The function of many transcriptional regulators and long non-coding RNAs in neural development and the SVZ are poorly understood. KAP1 is an important transcriptional and epigenetic regulator that mediates silencing and heterochromatin formation. Here, we studied the function of KAP1 on postnatal and adult SVZ neurogenesis. We showed that knockdown of KAP1 in vivo disrupted normal SVZ neurogenesis and reduced the number of newborn neurons in the olfactory bulb. We also showed that KAP1 directly binds to Paupar, a vertebrate conserved lncRNA and forms a trimeric complex with Pax6. Similar to Kap1 we showed that Paupar is necessary for OB neurogenesis as Paupar knockdown decreased the number of newborn OB neurons. In both loss-of-function studies, newborn OB granule neurons appeared to have delayed morphological differentiation. Neither Kap1 or Paupar loss affected cell death. We have however generated data suggesting Paupar and Kap1 may regulate stem cell maintenance and self-renewal in vivo. Finally, we found that KAP1 and Paupar co-regulated genes important in self-renewal and differentiation. Together, these results provide understanding about the role of the transcription coregulator KAP1 and the lncRNA Paupar in SVZ neurogenesis.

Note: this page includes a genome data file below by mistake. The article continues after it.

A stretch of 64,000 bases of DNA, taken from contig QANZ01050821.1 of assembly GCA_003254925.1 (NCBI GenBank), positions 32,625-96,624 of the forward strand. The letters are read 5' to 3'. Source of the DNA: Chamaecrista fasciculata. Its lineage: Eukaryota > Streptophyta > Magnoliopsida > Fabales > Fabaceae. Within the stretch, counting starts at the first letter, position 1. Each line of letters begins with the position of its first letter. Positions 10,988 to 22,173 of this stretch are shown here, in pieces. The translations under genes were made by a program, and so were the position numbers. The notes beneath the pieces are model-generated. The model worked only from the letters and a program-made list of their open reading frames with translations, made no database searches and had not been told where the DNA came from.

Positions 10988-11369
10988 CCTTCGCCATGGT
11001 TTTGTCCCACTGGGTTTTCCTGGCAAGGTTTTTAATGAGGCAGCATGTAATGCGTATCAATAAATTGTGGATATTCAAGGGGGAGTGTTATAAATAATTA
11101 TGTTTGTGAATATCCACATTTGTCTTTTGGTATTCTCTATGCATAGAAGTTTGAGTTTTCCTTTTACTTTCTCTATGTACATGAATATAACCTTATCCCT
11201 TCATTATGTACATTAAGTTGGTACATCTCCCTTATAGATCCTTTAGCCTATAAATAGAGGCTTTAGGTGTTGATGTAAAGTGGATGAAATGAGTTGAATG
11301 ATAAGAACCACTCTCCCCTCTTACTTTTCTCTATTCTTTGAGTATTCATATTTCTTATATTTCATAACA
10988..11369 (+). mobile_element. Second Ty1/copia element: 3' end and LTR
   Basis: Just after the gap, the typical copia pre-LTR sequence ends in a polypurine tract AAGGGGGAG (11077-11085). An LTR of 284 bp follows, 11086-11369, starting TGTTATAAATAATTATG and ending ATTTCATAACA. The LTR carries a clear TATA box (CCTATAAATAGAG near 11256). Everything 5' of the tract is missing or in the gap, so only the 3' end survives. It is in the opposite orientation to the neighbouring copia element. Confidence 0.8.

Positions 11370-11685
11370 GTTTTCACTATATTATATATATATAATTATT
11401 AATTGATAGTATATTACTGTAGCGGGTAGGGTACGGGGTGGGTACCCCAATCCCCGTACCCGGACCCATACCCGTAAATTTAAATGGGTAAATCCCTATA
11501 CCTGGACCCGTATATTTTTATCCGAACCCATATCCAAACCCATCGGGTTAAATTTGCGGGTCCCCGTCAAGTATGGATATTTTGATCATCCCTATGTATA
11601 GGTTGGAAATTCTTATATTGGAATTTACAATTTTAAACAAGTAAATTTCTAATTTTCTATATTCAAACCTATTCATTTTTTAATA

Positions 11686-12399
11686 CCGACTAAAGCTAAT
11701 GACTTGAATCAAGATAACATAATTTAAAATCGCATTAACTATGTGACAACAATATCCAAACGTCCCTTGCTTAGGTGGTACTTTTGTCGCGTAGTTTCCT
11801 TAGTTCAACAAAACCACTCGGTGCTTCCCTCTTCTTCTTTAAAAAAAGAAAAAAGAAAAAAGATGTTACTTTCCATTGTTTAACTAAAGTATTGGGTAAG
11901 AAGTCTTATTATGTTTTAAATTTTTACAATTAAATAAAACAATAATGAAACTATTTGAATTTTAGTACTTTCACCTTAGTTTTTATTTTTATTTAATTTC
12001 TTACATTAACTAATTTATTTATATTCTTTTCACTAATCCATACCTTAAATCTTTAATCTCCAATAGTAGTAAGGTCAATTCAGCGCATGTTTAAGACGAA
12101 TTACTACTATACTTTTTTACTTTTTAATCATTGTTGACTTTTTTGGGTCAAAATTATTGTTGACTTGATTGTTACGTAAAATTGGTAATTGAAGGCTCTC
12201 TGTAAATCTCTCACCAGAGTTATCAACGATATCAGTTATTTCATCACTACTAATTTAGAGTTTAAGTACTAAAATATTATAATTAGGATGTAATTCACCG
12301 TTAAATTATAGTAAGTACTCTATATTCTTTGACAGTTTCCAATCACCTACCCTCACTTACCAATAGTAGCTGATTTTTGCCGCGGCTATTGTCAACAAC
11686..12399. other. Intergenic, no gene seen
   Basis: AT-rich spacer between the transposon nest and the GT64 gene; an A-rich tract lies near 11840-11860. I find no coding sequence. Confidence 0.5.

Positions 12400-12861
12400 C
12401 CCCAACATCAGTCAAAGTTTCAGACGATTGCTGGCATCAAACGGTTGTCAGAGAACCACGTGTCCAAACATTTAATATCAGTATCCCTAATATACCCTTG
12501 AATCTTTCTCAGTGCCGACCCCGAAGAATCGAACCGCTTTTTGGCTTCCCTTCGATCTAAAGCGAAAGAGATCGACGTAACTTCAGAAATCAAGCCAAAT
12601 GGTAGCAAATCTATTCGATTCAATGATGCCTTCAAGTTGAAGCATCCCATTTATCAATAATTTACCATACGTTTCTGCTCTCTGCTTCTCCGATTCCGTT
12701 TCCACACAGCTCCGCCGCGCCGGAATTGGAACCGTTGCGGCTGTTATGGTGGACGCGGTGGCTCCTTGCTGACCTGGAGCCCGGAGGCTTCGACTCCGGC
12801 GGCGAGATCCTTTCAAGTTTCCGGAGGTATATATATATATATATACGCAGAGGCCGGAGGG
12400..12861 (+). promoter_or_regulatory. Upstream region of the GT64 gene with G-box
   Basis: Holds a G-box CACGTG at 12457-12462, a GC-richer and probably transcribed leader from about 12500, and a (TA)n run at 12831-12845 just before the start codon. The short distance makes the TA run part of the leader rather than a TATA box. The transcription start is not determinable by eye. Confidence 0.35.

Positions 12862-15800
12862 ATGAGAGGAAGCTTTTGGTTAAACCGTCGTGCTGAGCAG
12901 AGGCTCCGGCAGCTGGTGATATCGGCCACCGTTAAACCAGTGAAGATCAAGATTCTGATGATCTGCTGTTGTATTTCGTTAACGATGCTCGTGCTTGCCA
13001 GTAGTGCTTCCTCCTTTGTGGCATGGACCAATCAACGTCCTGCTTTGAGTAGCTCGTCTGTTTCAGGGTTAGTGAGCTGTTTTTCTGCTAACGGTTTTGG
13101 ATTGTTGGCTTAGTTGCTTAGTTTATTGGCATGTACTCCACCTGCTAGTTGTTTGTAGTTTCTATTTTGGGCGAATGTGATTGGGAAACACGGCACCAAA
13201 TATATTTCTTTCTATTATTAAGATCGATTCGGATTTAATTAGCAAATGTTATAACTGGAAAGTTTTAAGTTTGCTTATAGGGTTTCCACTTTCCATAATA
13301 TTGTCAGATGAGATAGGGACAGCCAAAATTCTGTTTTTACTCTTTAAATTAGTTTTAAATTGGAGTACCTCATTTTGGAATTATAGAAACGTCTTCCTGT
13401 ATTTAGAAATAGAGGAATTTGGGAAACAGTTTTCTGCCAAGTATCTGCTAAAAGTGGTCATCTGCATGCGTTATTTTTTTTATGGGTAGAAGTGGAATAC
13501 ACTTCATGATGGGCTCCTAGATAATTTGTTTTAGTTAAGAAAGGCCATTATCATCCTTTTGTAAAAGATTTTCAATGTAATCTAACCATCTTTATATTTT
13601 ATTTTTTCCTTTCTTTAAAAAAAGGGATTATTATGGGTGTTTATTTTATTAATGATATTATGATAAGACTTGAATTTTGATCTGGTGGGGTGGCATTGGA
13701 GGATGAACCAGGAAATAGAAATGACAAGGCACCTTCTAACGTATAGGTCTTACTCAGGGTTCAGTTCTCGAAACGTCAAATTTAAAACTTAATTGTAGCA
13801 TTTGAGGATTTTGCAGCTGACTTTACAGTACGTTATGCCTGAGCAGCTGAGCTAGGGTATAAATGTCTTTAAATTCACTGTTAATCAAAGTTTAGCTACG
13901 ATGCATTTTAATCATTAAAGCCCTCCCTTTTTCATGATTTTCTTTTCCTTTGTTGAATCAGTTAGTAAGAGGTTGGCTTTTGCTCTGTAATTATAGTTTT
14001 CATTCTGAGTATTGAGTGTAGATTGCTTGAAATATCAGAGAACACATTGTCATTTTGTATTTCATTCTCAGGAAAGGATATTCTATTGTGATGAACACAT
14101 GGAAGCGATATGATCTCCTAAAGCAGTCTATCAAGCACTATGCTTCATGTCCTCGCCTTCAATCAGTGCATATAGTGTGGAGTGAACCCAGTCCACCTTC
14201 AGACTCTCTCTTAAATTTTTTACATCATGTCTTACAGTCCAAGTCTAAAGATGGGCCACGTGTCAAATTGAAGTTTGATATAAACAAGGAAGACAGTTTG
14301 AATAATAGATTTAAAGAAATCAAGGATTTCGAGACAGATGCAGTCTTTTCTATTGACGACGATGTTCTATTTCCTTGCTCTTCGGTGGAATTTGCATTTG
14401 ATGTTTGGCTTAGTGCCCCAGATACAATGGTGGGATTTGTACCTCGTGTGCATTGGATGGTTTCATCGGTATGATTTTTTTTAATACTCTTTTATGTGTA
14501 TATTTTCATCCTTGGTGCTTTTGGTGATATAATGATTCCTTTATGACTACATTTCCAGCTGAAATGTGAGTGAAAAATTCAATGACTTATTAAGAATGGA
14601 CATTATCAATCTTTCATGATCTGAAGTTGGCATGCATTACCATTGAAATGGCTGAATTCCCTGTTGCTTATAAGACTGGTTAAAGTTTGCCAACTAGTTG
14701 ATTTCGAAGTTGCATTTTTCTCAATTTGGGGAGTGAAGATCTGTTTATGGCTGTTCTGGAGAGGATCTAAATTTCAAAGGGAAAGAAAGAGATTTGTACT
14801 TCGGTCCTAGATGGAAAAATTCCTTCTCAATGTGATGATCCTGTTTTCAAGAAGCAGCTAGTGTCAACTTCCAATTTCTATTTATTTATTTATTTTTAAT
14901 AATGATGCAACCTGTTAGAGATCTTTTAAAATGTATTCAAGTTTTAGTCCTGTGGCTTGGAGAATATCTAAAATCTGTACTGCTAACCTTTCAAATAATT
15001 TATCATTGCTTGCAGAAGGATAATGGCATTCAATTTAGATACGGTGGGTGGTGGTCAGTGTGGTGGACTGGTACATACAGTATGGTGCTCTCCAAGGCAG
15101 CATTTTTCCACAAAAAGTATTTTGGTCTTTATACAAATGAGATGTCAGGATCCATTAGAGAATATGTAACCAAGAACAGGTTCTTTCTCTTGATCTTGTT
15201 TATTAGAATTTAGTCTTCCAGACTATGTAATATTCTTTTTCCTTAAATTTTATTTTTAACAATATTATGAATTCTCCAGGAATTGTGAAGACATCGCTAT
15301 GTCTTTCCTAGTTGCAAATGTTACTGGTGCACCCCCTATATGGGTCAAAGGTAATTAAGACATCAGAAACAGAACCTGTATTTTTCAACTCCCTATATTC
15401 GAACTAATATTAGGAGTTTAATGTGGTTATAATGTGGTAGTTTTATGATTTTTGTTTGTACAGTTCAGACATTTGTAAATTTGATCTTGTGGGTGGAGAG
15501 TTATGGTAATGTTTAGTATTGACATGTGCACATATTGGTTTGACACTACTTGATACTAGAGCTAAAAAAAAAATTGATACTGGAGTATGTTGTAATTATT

I am a DPhil candidate at Francis Szele lab and obtained my master’s degree in molecular biology from the University of Southern California and my bachelor’s degree from King Saud University in Riyadh, Saudi Arabia.